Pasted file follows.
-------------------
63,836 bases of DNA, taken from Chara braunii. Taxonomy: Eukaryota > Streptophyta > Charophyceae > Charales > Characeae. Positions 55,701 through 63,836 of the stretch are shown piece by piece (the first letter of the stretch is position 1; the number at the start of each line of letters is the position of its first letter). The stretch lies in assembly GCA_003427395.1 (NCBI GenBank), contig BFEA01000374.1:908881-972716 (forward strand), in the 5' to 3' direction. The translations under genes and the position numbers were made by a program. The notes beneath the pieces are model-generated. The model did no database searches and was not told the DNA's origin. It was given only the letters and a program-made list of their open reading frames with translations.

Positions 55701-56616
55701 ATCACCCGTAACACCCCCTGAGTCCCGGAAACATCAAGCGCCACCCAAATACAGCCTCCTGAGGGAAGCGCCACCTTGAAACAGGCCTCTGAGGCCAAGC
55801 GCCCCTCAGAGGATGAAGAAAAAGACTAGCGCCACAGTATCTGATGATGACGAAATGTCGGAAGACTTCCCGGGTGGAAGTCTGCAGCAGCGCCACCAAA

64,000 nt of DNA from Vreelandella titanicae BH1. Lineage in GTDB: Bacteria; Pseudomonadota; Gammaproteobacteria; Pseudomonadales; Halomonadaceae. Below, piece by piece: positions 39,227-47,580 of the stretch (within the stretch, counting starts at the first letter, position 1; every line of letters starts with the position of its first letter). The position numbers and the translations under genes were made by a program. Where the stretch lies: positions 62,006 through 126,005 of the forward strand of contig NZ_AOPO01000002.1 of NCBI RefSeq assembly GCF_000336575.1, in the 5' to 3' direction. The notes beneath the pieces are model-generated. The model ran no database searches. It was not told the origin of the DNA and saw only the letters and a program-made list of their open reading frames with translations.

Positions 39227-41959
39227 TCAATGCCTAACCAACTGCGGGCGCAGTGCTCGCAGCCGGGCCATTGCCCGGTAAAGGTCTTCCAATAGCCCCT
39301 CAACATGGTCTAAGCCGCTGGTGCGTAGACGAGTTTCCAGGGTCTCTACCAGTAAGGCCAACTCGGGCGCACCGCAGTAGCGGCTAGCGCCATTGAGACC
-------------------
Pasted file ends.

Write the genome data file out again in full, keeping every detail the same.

63,836 bases of DNA, taken from Chara braunii. Taxonomy: Eukaryota > Streptophyta > Charophyceae > Charales > Characeae. Positions 55,701 through 63,836 of the stretch are shown piece by piece (the first letter of the stretch is position 1; the number at the start of each line of letters is the position of its first letter). The stretch lies in assembly GCA_003427395.1 (NCBI GenBank), contig BFEA01000374.1:908881-972716 (forward strand), in the 5' to 3' direction. The translations under genes and the position numbers were made by a program. The notes beneath the pieces are model-generated. The model did no database searches and was not told the DNA's origin. It was given only the letters and a program-made list of their open reading frames with translations.

Positions 55701-56616
55701 ATCACCCGTAACACCCCCTGAGTCCCGGAAACATCAAGCGCCACCCAAATACAGCCTCCTGAGGGAAGCGCCACCTTGAAACAGGCCTCTGAGGCCAAGC
55801 GCCCCTCAGAGGATGAAGAAAAAGACTAGCGCCACAGTATCTGATGATGACGAAATGTCGGAAGACTTCCCGGGTGGAAGTCTGCAGCAGCGCCACCAAA

64,000 nt of DNA from Vreelandella titanicae BH1. Lineage in GTDB: Bacteria; Pseudomonadota; Gammaproteobacteria; Pseudomonadales; Halomonadaceae. Below, piece by piece: positions 39,227-47,580 of the stretch (within the stretch, counting starts at the first letter, position 1; every line of letters starts with the position of its first letter). The position numbers and the translations under genes were made by a program. Where the stretch lies: positions 62,006 through 126,005 of the forward strand of contig NZ_AOPO01000002.1 of NCBI RefSeq assembly GCF_000336575.1, in the 5' to 3' direction. The notes beneath the pieces are model-generated. The model ran no database searches. It was not told the origin of the DNA and saw only the letters and a program-made list of their open reading frames with translations.

Positions 39227-41959
39227 TCAATGCCTAACCAACTGCGGGCGCAGTGCTCGCAGCCGGGCCATTGCCCGGTAAAGGTCTTCCAATAGCCCCT
39301 CAACATGGTCTAAGCCGCTGGTGCGTAGACGAGTTTCCAGGGTCTCTACCAGTAAGGCCAACTCGGGCGCACCGCAGTAGCGGCTAGCGCCATTGAGACC